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Matt and I were together for 10 wonderful years - met in 1998, married in 2002, until his untimely death on November 15, 2008. We have two beautiful, healthy children - Jacob (born 5/04) and Sydney (born 5/07)... the most precious gifts he could have ever given me.

Sunday, March 13, 2011

The Widow Card.

I try not to use Matt's death as an excuse for too much (although I pretty much blame everything bad that happens on it). I will use it as an excuse for my own shortcomings, like being late getting the kids to school, or being late with a bill, or wasting a whole raw chicken because it sat in the fridge too long before I got around to cooking it, or any of the other countless things I screw up, although I never blame those things on his death out loud - usually only in my head.

I did get out of a speeding ticket with The Widow Card (which, in my defense, I used inadvertently), but this time, I premeditated its use.

From the beginning of Sydney's preschool year, there has been a ton of turnover with the teachers. There is usually one main teacher for the morning and early afternoon shift and one for the mid to late afternoon shift, and each of those teachers have a teacher's aide. The first main teacher that started the school year was there for one day and left. Since then, there had been about six total changes in personnel. Fortunately, Sydney is pretty easy to adjust and has done well despite the constant changes in the classroom. I'm pretty easy-going as well, and it wasn't until this latest change that was the last straw for me. The "permanent" teacher that just started in Sydney's class a few weeks ago has a very experienced teacher (Mrs. S.) helping to train her and acting as her aide. Mrs. S. is respected and adored by all of her current and former students, as well as their parents. Naturally, Sydney and I have fallen in love with her, too. So when I heard that last Thursday was supposed to be her last day in that classroom, I had enough.

I spoke with one of the parents that has been very actively involved with everything happening in that room from the beginning of the school year about the issue. As Adrian and I talked, she kept saying, "THAT's what you should say to the principal!" She had already spoken with the principal herself, but the decision still stood. So in support of this parent and speaking on behalf of the others and the children (we certainly aren't the only ones who feel that Mrs. S. should stay at least until the end of the school year), I decided to speak with the principal as well, and tell her the same things I said to Adrian.

When I first brought up the subject to the principal, she kind of cut me off to tell me she already talked to the other parent and there are simply no more funds in which to pay Mrs. S. to stay. I continued, anyway: When I dropped Sydney off the first day of school, she was so excited to be there that she never looked back at me while I was walking away ("Don't let the door hit you on the way out, Ma!"). She's not clingy, and enjoys school very much. However, lately, she's been clutching my leg and crying when I have to leave which is not like her. I blame the constant changes in the classroom for this. I didn't even know Miss Claudia left (one of the aides) until I asked Sydney where she was, and Sydney's reply to me was, "She's never coming back." When I heard her say this, lots of thoughts crossed my mind - how we (parents) had no notification of this, how utterly ridiculous the turnover has gotten, and just what is Sydney's understanding of "never coming back?" Does she think Miss Claudia died, or does she understand that she is just not working there anymore? I not only had no idea of the change, but I had no idea what, if anything, had been explained to the kids. With all this in mind, I wanted to make sure that Sydney understood that Miss Claudia didn't die (since my kids have way more personal experience with death than a lot of other kids their age), so I explained to Sydney that Miss Claudia is alive, she just isn't coming back to her job at this school.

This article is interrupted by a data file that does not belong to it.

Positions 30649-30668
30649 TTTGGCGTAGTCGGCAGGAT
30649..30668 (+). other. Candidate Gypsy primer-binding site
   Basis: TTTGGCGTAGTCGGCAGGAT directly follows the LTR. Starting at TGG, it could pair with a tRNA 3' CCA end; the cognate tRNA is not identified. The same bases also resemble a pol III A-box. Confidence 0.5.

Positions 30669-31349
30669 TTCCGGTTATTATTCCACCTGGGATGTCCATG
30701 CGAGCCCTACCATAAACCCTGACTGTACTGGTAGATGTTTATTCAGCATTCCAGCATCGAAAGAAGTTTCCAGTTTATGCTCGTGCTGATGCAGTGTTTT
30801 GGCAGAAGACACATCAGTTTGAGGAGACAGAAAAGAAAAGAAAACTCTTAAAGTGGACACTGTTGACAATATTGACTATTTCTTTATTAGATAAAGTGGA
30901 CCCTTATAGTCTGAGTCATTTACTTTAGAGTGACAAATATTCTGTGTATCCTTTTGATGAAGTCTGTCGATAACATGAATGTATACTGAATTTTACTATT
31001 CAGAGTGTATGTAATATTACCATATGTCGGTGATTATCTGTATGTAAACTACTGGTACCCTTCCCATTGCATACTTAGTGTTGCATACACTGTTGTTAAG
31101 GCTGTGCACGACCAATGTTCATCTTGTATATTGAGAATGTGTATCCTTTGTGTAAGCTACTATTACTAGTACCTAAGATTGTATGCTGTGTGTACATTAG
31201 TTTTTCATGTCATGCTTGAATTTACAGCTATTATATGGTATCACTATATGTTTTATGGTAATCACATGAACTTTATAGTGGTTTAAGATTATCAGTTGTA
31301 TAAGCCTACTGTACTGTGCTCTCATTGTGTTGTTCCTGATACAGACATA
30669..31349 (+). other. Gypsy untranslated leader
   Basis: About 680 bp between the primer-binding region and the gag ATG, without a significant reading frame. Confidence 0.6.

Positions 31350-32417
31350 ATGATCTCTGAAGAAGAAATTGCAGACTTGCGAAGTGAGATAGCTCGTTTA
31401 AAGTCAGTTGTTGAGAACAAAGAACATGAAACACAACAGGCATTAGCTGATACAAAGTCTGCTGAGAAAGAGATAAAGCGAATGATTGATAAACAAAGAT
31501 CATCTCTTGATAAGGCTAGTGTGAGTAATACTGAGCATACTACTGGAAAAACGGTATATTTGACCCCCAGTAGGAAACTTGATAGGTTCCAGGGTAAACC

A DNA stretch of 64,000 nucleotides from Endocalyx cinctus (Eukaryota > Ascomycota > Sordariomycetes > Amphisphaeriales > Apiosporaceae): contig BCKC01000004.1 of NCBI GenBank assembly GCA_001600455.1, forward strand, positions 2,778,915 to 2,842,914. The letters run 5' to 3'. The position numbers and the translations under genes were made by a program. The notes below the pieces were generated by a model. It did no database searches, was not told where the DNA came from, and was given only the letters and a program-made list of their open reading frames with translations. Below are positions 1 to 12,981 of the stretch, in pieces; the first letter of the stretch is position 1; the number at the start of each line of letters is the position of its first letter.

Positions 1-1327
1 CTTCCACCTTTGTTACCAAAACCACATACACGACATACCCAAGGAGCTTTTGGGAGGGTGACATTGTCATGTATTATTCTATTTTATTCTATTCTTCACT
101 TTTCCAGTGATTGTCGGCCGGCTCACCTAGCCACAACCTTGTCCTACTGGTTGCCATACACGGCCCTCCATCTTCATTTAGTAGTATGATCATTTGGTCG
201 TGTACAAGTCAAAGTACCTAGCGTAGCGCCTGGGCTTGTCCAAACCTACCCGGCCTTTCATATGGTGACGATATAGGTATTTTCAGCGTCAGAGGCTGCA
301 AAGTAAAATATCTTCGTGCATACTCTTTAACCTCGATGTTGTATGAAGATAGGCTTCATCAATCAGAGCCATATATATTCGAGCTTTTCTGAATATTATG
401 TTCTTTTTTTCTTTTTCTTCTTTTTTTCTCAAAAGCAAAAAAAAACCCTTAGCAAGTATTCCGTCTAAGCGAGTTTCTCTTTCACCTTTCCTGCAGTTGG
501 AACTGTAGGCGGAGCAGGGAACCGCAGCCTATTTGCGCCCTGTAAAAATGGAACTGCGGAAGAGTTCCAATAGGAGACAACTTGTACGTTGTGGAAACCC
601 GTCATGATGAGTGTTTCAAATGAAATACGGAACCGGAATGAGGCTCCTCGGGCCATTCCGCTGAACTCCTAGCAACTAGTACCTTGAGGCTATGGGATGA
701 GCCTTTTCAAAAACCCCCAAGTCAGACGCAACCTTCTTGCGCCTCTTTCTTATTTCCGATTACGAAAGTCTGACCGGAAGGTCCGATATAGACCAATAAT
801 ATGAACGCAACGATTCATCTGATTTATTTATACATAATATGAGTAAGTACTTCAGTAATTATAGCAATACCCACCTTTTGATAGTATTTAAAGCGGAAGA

At this point, the principal is near tears, which wasn't my intention, but at least she was listening.

I continued: Now that we have the permanent teacher and Mrs. S. in the classroom, Sydney hasn't been clinging to me as much, but I know that if there's another change - especially if Mrs. S. leaves- it's going to have another adverse effect on Sydney and I'll have to start from scratch prying her off my leg again, and I know she won't be the only one that will be affected. I understand there are budget issues, but even if Mrs. S. stays a couple of days a week, it's better than taking her away from the kids all together. At least until the end of the school year. The kids need some consistency and stability.

With all that, the principal said she would try re-working the numbers over the weekend, and lo and behold, they were able to come up with enough funds to keep Mrs. S. on three days a week!!

I only use my powers for good.

For more entertaining and inspirational posts about The Widow Card and the powers associated with it, check out this great source: Widow's Voice Blog


megan said...

I consider that the "advocating for my children" card.
... I only use my powers for good... :)

Wendy said...

Well done!

Mike said...

Good for you! You should be very proud of yourself. Joy